PCMark 10 is a great test because it tests things like video calls, browser performance, excel, and word performance to give an idea of real-world performance. It tends to like higher clock speeds and that is clear when you see the top CPUs but I was surprised that the 11900K came in behind the 10900K here.
Dolphin 5.0 is a Wii emulator and like most emulators, it doesn’t care about high core counts at all. In fact, it only runs two in total. Clock speeds are king here, in addition to Dolphin favoring Intel in general. The 11900K and the 11600K top the chart here with a big gap between them and even the 10900K.
Before diving into game testing I wanted to check out synthetic performance using 3DMark Fire Strike, focusing specifically on the Physics Score which is CPU dependent. The 10900K still tops this chart with its combination of cores and clock speed. The 11900K is behind that but is surprisingly close to the 3900X which uses its four extra cores to make up some ground here.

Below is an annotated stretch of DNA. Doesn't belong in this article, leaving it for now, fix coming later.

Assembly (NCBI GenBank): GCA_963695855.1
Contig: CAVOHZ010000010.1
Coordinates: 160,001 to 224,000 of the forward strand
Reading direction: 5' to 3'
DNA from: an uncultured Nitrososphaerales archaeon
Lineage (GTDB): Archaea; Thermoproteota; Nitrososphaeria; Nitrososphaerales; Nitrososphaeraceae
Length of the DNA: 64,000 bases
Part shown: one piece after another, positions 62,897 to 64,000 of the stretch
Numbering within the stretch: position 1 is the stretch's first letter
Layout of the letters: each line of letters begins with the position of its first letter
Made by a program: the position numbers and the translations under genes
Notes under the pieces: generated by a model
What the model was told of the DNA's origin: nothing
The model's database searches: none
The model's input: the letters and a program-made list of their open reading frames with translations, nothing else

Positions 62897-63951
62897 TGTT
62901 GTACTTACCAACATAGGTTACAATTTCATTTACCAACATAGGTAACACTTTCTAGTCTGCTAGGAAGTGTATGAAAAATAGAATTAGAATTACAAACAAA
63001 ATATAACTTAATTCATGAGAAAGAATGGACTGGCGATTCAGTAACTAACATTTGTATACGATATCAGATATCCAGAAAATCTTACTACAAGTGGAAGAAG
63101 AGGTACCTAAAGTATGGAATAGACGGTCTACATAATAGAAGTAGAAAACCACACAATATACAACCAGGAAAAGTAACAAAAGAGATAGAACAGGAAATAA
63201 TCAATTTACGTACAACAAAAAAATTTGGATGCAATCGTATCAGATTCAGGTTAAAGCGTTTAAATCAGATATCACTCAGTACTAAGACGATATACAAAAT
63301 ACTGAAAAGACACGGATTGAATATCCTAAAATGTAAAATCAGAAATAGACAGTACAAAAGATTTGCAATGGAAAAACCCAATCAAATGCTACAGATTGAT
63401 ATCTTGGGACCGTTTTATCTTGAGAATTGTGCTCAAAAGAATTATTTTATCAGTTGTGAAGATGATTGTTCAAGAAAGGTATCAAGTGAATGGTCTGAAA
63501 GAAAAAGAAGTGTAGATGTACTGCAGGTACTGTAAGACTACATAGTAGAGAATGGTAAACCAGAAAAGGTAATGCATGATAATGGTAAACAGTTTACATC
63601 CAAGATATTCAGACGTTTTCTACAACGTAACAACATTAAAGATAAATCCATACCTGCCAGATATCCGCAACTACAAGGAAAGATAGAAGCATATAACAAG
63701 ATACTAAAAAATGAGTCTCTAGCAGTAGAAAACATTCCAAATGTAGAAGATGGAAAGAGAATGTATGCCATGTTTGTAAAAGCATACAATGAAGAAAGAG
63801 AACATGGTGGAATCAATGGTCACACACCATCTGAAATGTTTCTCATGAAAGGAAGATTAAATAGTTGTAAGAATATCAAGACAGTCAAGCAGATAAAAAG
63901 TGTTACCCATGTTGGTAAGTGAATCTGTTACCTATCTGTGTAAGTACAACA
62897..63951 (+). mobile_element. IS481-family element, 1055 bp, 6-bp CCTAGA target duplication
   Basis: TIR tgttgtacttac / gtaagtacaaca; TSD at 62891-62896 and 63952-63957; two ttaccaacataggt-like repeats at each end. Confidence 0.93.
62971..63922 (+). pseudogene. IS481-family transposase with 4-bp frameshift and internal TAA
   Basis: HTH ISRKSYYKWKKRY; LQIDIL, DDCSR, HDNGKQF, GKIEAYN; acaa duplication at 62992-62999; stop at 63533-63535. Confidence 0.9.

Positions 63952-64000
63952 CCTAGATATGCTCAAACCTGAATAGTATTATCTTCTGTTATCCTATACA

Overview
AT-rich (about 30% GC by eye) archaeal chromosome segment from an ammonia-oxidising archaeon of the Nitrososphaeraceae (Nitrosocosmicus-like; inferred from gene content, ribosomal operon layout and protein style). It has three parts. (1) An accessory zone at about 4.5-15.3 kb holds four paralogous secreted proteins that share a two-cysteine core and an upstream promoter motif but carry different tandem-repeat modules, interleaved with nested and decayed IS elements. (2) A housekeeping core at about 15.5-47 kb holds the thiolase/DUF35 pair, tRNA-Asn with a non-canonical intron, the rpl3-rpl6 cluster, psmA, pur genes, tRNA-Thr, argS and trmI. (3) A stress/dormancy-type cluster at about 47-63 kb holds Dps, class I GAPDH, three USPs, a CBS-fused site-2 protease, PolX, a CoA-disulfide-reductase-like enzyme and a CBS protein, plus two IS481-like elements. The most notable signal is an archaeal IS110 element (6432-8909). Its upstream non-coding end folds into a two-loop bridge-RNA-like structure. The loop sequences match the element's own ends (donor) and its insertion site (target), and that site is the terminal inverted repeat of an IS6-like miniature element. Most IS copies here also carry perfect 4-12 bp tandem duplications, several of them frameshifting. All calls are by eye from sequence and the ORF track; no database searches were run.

For in-game performance testing on the i9-119000K and the i5-11600K, I ran them through a variety of new and old games. TF2 for example is a very old game at this point that is very CPU-dependent. Ryzen has made big improvements here with the 5600X out ahead. Then behind that the 10900K and 11900K are right with each other and the 9900K then the 11600K. The other games tested were mostly consistent in having the 10900K still out ahead which is interesting. Then behind that the 11900K and the 11600K were right together, showing that the core count or price difference isn’t all that important when it comes to gaming. Down at the end, I also added in a few newer games running at lower detail settings to mix things up as well for future comparisons and to show that even when paired with a now old GPU (1080Ti) that newer games with a solid CPU can still get you high refresh capable performance.